Earthmother's Goodstock Story
Goodstock. What a strange and amazing Festival! PLENTY of first class entertainment! The ultimate in venues. Kudos to all volunteers worked VERY HARD to help create the proper environment. Without people willing to go above and beyond, Goodstock could not have happened or been what it was. But as in all things where the play of opposites comes in (life), this was no exception. And so everything happened as it should. Musicians, sound people, organizers of OTHER events of this type including myself, found a wealth of connections and new friends.
Day one - Arrival time sometime Wednesday evening.
What an amazing and unbelievable place! The Good Evening Ranch was almost intimidating in its scope and style. 1000 acres with miles of wooden fences, pastures full of elk, bison, llamas, yaks, exotic cattle. A pond with hundreds of water birds - geese, swans, ducks. Sheep and goats of all descriptions, some running loose on the grounds. Burros, zebras, a stable full of horses. There were lions and tigers and monkeys in cages… There was a race track for dirt bikes and 4 wheelers, a golf course, fishing ponds, a restaurant, gift shop, bar, and guest houses far nicer than my own home. I hardly knew how a large group of hippies was going to fit into this exotic and posh scenery.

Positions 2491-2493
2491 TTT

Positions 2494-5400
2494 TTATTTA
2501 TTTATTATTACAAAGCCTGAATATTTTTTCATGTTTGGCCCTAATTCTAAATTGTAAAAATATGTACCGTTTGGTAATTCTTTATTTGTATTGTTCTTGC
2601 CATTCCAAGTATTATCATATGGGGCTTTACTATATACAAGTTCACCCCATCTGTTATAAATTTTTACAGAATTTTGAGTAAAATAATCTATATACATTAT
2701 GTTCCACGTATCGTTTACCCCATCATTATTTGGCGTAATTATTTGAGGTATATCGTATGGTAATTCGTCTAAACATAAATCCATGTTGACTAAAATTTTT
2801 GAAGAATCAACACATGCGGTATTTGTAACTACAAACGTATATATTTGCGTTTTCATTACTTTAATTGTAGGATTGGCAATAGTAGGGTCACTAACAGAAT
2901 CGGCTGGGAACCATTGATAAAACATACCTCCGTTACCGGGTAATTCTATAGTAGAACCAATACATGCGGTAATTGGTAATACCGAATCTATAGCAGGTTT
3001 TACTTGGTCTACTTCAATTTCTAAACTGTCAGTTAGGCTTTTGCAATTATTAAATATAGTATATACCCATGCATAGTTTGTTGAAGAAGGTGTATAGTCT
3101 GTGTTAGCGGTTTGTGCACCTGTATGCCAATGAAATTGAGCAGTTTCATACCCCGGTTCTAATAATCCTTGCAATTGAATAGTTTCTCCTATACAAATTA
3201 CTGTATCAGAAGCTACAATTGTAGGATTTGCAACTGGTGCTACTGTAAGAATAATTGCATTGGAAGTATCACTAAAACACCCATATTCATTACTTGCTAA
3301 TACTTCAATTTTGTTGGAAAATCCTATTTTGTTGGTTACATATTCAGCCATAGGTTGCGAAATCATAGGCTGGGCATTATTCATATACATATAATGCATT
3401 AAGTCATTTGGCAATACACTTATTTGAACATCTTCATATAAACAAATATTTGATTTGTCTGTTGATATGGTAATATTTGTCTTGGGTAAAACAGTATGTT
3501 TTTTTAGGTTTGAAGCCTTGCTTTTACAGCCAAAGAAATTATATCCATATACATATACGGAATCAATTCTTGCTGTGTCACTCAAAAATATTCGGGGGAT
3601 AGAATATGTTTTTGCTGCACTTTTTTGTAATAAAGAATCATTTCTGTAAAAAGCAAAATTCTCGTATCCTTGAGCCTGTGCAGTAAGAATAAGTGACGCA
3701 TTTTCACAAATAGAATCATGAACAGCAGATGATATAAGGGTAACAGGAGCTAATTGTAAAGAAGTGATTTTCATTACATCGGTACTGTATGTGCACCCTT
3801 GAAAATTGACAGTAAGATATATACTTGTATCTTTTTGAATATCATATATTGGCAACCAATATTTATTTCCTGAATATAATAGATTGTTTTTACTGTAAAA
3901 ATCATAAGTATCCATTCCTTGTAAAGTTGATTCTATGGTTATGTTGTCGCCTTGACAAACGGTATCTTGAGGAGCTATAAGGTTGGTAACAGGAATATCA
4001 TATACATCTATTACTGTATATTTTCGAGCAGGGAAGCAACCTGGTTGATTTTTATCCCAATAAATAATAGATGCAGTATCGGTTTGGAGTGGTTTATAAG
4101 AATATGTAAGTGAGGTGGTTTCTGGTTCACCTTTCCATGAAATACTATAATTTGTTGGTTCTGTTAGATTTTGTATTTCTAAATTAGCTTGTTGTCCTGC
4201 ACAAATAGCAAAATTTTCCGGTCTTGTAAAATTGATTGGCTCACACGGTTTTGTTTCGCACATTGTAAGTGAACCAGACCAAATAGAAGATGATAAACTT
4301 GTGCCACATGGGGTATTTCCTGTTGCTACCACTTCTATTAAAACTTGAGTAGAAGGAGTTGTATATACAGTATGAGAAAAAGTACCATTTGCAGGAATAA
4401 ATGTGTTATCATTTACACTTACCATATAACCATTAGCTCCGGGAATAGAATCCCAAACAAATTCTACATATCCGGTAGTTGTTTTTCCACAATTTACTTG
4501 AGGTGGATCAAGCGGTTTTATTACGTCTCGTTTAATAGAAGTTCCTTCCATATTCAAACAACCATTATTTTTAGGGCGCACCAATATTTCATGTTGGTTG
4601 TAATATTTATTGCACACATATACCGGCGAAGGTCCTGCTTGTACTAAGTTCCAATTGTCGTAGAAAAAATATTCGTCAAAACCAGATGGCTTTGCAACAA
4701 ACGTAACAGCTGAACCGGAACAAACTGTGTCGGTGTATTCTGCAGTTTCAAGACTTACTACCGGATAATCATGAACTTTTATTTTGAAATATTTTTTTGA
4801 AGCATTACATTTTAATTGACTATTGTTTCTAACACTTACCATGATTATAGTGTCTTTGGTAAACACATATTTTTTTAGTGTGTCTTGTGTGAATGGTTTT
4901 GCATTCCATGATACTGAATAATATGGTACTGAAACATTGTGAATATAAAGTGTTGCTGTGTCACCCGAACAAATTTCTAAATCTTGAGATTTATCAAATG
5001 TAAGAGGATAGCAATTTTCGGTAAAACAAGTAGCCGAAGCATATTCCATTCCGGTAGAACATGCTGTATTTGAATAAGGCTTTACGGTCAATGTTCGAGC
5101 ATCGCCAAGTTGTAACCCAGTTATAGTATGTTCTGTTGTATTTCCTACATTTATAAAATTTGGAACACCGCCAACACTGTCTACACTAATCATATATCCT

The stages would be set up inside a giant arena where they hold rodeos and horse shows. At first folks were disappointed that the music would be under a huge roof and not outdoors, but when the STORMS started on Thursday that all changed.
Before I went to bed that night I heard some very strange and loud sounds coming from some unknown place. They gave me the goose bumps. At first I thought someone had some kind of contraption that made odd noises, until finally I discovered that at feeding time the lions would start making the WEIRDEST grunting sounds that sounded almost surreal… .